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Apache 2.0 Basics

Installing Apache 2.0

04/26/2001

Editor's note: Ryan Bloom has been one of the core developers of Apache 2.0. We spotted him at the Covalent booth during Linux World in New York last January and asked him to write a series of columns explaining the new version of Apache to O'Reilly Network readers. Here's his first column, covering what's new in Apache 2.0 and how to install it.

The Apache developers have been working on Apache 2.0 for the last two years, and on April 4, the first public beta of Apache 2.0 was released. This is the first in a series of six monthly columns in which we'll explain how Apache 2.0 differs from Apache 1.3, and why Apache users should care.

Why upgrade?

One of the most important changes is the added multi-threading support to Apache 2.0. Version 1.3 relied on processes to serve requests, and that was a performance hit on many operating systems. Threads combined with processes make Apache 2.0 more scalable.

The second advantage over Apache 1.3 is filtered input/output (I/O), which allows one module to modify the output of another module. An often-requested feature of Apache 1.3 was for CGI scripts to output SSI tags. This wasn't possible in version 1.3, however filtered I/O allows this to work in Apache 2.0.

Apache 2.0 will also provide support for SSL without any modifications to the core. There is already a mod_tls, which although minimal currently, will be extended in time to provide full SSL support.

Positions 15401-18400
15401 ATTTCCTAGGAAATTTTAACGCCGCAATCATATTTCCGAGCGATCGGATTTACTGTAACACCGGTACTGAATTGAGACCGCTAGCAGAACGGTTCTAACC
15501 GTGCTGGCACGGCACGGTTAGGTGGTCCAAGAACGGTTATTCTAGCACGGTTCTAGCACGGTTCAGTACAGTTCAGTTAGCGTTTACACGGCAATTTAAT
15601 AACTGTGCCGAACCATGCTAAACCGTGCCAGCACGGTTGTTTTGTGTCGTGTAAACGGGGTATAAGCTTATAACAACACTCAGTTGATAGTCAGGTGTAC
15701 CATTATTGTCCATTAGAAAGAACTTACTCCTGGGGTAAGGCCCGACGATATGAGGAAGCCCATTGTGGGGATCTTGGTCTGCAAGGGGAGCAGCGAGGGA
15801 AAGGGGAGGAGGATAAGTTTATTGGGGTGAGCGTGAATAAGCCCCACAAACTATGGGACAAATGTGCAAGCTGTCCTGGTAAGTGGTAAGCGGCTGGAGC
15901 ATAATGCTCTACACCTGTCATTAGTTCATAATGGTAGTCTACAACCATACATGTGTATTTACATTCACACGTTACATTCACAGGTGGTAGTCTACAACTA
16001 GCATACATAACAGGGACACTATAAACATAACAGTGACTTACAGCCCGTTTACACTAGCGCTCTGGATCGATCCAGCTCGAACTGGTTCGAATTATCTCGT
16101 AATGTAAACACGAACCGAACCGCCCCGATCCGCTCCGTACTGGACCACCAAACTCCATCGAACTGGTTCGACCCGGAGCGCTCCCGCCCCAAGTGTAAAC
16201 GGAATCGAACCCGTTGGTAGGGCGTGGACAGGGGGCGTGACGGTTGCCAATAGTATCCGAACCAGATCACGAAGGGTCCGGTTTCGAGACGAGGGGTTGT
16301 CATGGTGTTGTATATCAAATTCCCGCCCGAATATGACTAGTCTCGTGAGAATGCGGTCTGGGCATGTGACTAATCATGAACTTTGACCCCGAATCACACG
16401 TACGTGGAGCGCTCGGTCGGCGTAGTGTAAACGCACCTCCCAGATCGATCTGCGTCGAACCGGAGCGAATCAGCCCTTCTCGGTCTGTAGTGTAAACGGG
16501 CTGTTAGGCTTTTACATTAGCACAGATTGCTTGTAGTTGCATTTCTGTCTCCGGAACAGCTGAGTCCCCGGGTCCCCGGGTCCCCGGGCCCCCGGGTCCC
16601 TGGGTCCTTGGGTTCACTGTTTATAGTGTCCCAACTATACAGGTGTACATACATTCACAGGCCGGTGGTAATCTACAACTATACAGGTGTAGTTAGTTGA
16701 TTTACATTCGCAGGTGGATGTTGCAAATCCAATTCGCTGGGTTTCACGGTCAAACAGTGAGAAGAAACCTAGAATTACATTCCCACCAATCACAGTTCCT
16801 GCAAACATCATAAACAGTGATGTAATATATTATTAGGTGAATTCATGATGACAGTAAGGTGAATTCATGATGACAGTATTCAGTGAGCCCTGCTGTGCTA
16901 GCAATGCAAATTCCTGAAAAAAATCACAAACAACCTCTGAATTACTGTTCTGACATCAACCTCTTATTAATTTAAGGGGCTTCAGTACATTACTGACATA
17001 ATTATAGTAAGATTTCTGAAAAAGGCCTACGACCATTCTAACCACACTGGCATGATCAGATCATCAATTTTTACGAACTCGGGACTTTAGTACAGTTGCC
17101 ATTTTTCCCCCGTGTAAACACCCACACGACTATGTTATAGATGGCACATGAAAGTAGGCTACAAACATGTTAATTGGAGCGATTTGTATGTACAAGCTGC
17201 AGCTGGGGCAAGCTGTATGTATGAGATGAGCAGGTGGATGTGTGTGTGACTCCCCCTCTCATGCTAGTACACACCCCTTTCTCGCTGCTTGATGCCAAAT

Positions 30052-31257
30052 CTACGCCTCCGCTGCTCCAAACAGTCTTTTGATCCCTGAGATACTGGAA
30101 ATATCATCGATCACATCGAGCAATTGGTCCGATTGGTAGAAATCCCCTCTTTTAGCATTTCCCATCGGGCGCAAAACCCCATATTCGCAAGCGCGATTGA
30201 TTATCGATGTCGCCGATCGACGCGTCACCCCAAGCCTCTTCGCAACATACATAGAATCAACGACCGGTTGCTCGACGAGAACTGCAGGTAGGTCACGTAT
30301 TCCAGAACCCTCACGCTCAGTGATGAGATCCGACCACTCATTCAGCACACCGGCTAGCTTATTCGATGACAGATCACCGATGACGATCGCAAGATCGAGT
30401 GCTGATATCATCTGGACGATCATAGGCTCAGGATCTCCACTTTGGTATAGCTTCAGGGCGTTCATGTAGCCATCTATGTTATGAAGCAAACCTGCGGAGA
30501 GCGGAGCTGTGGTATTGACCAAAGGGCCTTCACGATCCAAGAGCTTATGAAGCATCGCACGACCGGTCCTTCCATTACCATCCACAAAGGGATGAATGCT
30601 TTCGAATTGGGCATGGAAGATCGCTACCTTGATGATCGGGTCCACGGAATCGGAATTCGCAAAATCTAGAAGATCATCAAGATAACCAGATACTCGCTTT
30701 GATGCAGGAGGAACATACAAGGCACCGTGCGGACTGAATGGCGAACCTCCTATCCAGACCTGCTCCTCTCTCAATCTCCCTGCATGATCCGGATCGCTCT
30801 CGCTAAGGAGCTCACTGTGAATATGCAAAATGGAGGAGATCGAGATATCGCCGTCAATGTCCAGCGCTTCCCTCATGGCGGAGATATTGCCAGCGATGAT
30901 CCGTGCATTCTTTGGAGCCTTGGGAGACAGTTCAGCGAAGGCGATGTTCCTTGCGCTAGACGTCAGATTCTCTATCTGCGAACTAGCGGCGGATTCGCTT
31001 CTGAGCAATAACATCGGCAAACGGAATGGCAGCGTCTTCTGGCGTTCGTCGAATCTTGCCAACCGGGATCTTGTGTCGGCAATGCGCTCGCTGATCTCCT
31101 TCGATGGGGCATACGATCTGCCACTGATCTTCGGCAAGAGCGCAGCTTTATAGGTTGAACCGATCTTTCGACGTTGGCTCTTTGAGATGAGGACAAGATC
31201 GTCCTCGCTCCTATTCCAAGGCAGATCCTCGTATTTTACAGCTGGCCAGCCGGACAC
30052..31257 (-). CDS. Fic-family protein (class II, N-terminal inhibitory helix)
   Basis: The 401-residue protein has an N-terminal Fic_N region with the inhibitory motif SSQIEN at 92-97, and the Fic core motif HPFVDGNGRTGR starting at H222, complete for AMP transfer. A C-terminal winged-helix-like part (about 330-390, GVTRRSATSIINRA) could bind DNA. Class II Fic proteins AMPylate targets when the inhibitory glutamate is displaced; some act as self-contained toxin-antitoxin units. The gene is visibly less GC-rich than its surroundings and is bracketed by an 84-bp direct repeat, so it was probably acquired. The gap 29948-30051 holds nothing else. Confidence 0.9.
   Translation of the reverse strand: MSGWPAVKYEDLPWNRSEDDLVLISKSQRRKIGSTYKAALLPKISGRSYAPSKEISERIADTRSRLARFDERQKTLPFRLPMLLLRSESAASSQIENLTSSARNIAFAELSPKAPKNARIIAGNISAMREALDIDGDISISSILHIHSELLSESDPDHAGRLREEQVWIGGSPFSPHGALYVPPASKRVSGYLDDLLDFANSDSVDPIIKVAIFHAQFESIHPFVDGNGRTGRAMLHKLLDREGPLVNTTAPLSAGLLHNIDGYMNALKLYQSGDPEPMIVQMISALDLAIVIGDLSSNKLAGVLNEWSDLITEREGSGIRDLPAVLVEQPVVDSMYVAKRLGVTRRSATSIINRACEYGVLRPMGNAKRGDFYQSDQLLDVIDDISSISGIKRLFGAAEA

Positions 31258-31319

The first hurdle to using Apache 2.0 is configuration and installation of Apache. There are two forms of configuration -- compile-time and run-time. This article will focus on getting a tarball, compiling it, and then installing it.

Installing and configuring Apache 2.0

Before we can begin, download the latest version of Apache 2.0. The best place to get a stable copy of Apache, is from the Apache web server home page.

If you are a developer who wants to download the latest development version, you should go to the Apache developers page, and read through the relevant links about getting code from CVS.

This article will assume that you are using the Apache 2.0.15 tarball, although future versions of Apache should be very similar. Once you have the tarball, unzip and untar it with the command

tar -xvzf httpd-2*.tar.gz .

Now we can get to work configuring Apache itself. In previous versions of Apache, there were two different models for configuring Apache, each of which had been rolled by the Apache Group itself. The first method was to use a text file that controlled which components were built. The second was an "autoconf-like" system, which in reality just modified the text file for you.

With Apache 2.0, the Apache developers decided they were more interested in writing a web server than maintaining a configuration system. So, Apache 2.0 uses autoconf and libtool to determine which components of Apache are built. Tarballs downloaded from the Apache site already have the configure script created, but for those who have downloaded a development version to generate the configure script, run the command ./buildconf. This will traverse all of the required directories to ensure that you have all of the software components required by Apache.


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